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Re: Assistive Technology Detection

From: Glenda Sims <glenda.sims@deque.com>
Date: Thu, 25 Jan 2018 11:35:43 -0600
Message-ID: <CAH2ngETMtBhg2_a1xFjjiKA83_5BXf2ba1OTFOtx0x+H1wrjUg@mail.gmail.com>
To: "Lovely, Brian" <Brian.Lovely@capitalone.com>
Cc: Patti Burke Lund <pburkelund@yahoo.com>, "w3c-wai-ig@w3.org" <w3c-wai-ig@w3.org>
Danger.  Danger.  Privacy Concern.

Goodwitch steps up on a privacy soapbox to say:

Answering the question on screen reader detection and privacy concerns.  In
the old days, it was impossible to detect if a screen reader was running.
But times they are a changing.  For example, Apple now provides a way for
developers to know if VoiceOver is running.

   - *UIAccessibilityIsVoiceOverRunning()*
   - https://developer.apple.com/documentation/uikit/1615187-uiac

So...it comes down to...is detection of the use of screen reader (or other
assistive technology) a violation of privacy?   The prevailing answer (in
the a11y community is...this is a violation of privacy.

A few articles you might want to read for context:

   - *Detecting screen readers in analytics: Pros and cons *by Heather
   Burns 20160817  https://www.powermapper.com/blog/accessibility-analytics/
   - *On Screen Reader Detection *by Adrian Roselli written in 2014 but
   updated as recently as 20170577
   - http://blog.adrianroselli.com/2014/03/on-screen-reader-detection.html
   - *Detecting Screen Readers: No *by Dennis Lembree 20140314

Last but not least, the W3C is developing a spec called *IndieUI* which
currently has "screen reader settings" as restricted (private) data.  See
W3C Editors Draft of IndieUI: User Context 1.0 at
-ui-context.html#userScreenReaderSettings  This is not a final spec...nor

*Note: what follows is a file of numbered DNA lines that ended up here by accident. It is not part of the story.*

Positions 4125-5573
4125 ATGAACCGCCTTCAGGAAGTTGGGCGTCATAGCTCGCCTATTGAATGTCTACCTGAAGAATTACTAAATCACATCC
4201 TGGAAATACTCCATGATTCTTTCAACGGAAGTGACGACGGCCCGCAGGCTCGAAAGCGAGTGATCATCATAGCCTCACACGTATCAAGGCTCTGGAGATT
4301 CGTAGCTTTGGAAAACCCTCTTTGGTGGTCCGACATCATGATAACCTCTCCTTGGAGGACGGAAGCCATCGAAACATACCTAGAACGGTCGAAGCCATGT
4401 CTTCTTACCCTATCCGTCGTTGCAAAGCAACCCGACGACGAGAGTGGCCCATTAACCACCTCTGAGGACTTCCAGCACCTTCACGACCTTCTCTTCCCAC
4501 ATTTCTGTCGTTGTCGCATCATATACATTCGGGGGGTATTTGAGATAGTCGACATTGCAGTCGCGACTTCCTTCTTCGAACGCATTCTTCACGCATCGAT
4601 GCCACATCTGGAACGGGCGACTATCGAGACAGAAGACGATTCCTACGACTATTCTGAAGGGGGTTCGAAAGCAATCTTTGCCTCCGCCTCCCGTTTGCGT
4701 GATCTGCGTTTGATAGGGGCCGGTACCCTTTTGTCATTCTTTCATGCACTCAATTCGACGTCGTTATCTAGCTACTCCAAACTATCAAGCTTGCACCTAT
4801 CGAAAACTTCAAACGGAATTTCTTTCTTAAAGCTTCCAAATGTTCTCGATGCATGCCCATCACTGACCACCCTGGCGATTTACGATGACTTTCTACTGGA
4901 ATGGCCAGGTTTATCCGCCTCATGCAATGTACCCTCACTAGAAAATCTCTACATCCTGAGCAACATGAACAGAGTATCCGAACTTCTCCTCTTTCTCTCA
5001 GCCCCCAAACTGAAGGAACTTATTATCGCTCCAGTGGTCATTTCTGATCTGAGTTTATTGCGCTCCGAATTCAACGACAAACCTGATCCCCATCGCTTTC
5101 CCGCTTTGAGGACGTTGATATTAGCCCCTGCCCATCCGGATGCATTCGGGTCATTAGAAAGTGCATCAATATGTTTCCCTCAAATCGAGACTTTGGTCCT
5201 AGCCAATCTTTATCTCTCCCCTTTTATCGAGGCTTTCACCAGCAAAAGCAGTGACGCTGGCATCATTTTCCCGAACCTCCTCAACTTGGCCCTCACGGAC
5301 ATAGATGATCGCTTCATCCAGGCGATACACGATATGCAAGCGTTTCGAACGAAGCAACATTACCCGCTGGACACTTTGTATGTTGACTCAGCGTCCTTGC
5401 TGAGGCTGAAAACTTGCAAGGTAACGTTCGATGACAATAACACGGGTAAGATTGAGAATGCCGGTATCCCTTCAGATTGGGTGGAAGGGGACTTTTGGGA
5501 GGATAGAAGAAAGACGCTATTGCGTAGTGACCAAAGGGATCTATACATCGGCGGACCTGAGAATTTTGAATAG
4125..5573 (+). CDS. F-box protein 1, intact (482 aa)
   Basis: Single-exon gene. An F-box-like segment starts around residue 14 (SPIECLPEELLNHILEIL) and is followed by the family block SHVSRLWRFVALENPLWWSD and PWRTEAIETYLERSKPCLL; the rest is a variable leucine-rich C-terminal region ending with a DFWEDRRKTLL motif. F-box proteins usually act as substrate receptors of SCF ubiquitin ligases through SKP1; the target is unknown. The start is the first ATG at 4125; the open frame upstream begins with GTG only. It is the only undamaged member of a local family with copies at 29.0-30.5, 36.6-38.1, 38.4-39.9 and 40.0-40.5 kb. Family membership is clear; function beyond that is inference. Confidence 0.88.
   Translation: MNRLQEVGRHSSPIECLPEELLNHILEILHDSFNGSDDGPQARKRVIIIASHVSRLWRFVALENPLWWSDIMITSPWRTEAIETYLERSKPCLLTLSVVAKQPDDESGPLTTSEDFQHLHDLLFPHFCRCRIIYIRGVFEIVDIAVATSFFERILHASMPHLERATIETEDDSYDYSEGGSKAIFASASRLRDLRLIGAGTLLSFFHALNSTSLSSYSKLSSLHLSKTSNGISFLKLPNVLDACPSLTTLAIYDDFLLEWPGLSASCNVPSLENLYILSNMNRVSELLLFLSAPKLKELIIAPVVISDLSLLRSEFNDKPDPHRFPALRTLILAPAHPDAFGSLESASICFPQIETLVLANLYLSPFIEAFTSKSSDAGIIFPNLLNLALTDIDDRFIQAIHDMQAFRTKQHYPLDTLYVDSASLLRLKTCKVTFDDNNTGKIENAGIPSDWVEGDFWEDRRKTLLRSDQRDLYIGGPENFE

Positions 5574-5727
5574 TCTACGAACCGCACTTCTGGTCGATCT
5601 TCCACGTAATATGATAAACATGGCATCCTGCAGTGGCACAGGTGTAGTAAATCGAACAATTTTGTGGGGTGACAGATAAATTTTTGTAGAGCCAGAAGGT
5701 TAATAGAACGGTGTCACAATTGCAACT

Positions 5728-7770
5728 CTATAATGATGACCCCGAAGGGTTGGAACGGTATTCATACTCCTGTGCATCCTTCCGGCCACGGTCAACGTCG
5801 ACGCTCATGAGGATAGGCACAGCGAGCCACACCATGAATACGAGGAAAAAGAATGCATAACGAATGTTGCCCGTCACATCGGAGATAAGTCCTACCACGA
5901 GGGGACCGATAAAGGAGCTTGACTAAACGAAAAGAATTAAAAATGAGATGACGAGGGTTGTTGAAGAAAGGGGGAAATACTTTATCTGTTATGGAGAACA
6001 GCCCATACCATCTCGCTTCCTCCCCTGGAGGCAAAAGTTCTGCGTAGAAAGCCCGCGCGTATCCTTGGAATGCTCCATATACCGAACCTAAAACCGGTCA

is it a law...but to be on the safe side, I advise not collecting this type
of data or making decisions with it.

ADA requirements are not based on statistics.  It only takes one user with
a disability to result in an ADA compliant.

Peace out,

glenda sims  |   team a11y lead   |    deque.com    |    512.963.3773
*web for everyone. web on everything.* -  w3 goals

[image: IAAP International Association of Accessibility Professionals:
Certified Professional in Accessibility Core Competencies (CPACC)]

On Thu, Jan 25, 2018 at 11:22 AM, Lovely, Brian <Brian.Lovely@capitalone.com
> wrote:

> Here’s a two-step answer: 1) Not yet, although the accessible object model
> will likely allow this when it is implemented. 2) It’s a slippery slope
> that should be navigated thoughtfully and carefully. If you want to deliver
> equivalent experiences to all users, detecting some and shunting them to an
> alternate experience is not the best way to do that. Since ensuring
> accessibility generally improves overall usablility, you would want to
> incorporate accessibility in the application/website, and not in some
> accessible ghetto.
> *From:* Patti Burke Lund [mailto:pburkelund@yahoo.com]
> *Sent:* Thursday, January 25, 2018 12:04 PM
> *To:* w3c-wai-ig@w3.org
> *Subject:* Assistive Technology Detection
> Hello Everyone! I had a question come in today from a student. I'm hoping
> this group might be able to provide some insight...
> Question:
> "I understand accessibility needs to be integrated into every aspect of
> your website. I was wondering if there is any way to detect whether a user
> is using support for their disability and then adjust your website to
> support them even more? Kind of similar to the way Responsive Web Design
> detects browser window size then adjusts accordingly?"
> Thank you!
> Best,
> Patti
> *Patti Burke Lund*
> Colorado State University | Journalism & Media Communication
> patricia.burke-lund@colostate.edu | pburkelund@yahoo.com |
> www.colostate.edu
> LinkedIn <https://www.linkedin.com/in/pburkelund/>
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Received on Thursday, 25 January 2018 17:36:12 UTC

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